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Aggressive patients could be shown ‘red card’ as hospital bids to curb abuse

Death threats, physical abuse and racist slurs aimed at NHS workers has prompted one hospital to make it easier for staff to “red card” violent and abusive patients.

Aggressive patients or visitors could be banned from Barking, Havering and Redbridge University Hospitals NHS Trust for up to 12 months.

The trust has also started using a series of body cameras in a bid to curb violence and aggression towards health workers after cases at the East London/Essex trust have doubled in the last three years.

Trust workers have been punched, subject to racist slurs – including being told to “go back to the jungle” – and had their teeth broken by violent patients.

As a result, hospital bosses have launched a new campaign – ‘No Abuse, No Excuse’ – to reduce violence and aggression towards staff, which includes:

– The introduction of 60 body cameras for staff in areas such as A&E and frailty units.

– Easier policies to ban patients or visitors, with bans which can last for up to a year.

– An increased visibility of security staff.

– A “de-escalation” training course for trust employees.

Staff who have faced abuse have become the face of the campaign.

Nurse Yvonne Ihekwoakba said: “My patient was verbally abusive when I offered him his medication. I tried to calm him down. The next thing I knew I was punched in my stomach and landed on the floor. I was in A&E for several hours.”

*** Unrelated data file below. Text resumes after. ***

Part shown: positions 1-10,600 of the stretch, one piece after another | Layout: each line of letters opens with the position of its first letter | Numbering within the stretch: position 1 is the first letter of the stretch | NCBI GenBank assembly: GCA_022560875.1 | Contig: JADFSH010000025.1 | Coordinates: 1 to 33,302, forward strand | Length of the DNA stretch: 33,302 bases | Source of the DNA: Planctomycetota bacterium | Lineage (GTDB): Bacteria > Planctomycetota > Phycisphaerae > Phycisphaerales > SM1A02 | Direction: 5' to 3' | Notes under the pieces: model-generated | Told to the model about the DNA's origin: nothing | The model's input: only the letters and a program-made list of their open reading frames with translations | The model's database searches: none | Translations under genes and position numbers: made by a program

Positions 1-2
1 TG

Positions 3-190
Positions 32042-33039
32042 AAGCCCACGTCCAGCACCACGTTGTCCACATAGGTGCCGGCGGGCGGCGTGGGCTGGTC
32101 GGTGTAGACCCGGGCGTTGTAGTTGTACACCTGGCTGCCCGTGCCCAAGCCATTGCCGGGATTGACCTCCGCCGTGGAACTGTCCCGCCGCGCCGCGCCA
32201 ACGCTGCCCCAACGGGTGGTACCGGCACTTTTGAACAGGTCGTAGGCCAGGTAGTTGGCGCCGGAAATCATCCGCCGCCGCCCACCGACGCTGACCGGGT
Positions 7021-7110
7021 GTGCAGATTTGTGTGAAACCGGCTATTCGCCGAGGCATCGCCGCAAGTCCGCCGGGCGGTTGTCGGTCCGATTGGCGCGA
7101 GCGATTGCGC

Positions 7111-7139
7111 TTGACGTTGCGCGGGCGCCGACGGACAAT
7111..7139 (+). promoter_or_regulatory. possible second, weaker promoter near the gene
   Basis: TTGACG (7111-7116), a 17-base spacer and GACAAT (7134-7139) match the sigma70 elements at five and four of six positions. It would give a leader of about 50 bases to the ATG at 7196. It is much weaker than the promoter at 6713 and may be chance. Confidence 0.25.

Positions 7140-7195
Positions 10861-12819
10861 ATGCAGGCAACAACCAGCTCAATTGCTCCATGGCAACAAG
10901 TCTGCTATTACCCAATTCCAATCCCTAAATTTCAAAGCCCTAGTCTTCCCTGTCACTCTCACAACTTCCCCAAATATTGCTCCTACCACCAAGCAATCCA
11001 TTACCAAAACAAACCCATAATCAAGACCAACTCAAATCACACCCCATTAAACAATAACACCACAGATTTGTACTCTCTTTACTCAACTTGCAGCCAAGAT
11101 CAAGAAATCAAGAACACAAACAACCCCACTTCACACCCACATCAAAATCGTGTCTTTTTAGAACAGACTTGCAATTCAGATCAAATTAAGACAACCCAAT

Security officer, Mohammed Islam, added: “I tripped taking a patient back to his room and he kicked me in the jaw. He broke my teeth, and I was bleeding. I found it challenging, both physically and mentally, to come back to work again.”

Theo Kayode-Osiyemi, from the appointments team, said: “I have often been abused racially and called names that are not pleasant to hear or repeat. One day I was told to ‘go to the jungle where I belong’.”

A trust spokeswoman said that the organisation was making it “more straightforward” for staff to “red card”, or ban, an abusive patient from its hospitals “when it is clinically safe to do so”.

Under the existing, more complicated, rules, this has only happened once in the past five years.

The spokeswoman said that in January 2021 there were 36 incidents of violence and aggression against staff by patients, relatives or visitors at the trust’s hospitals – King George Hospital in Goodmayes and Queen’s Hospital in Romford. In January 2024, this rose to 75.

Matthew Trainer, trust chief executive, said: “Our staff should not be shouted at, hit, or subjected to racist abuse while doing their job. It’s happening more and more often to colleagues in our hospitals, and we are taking action to respond to their concerns.

“Our message couldn’t be simpler: no abuse, no excuse.”

Figures from the 2022 NHS Staff Survey show that across England, 28% of staff had been subject to harassment, bullying or abuse from patients, their relatives or other members of the public while at work.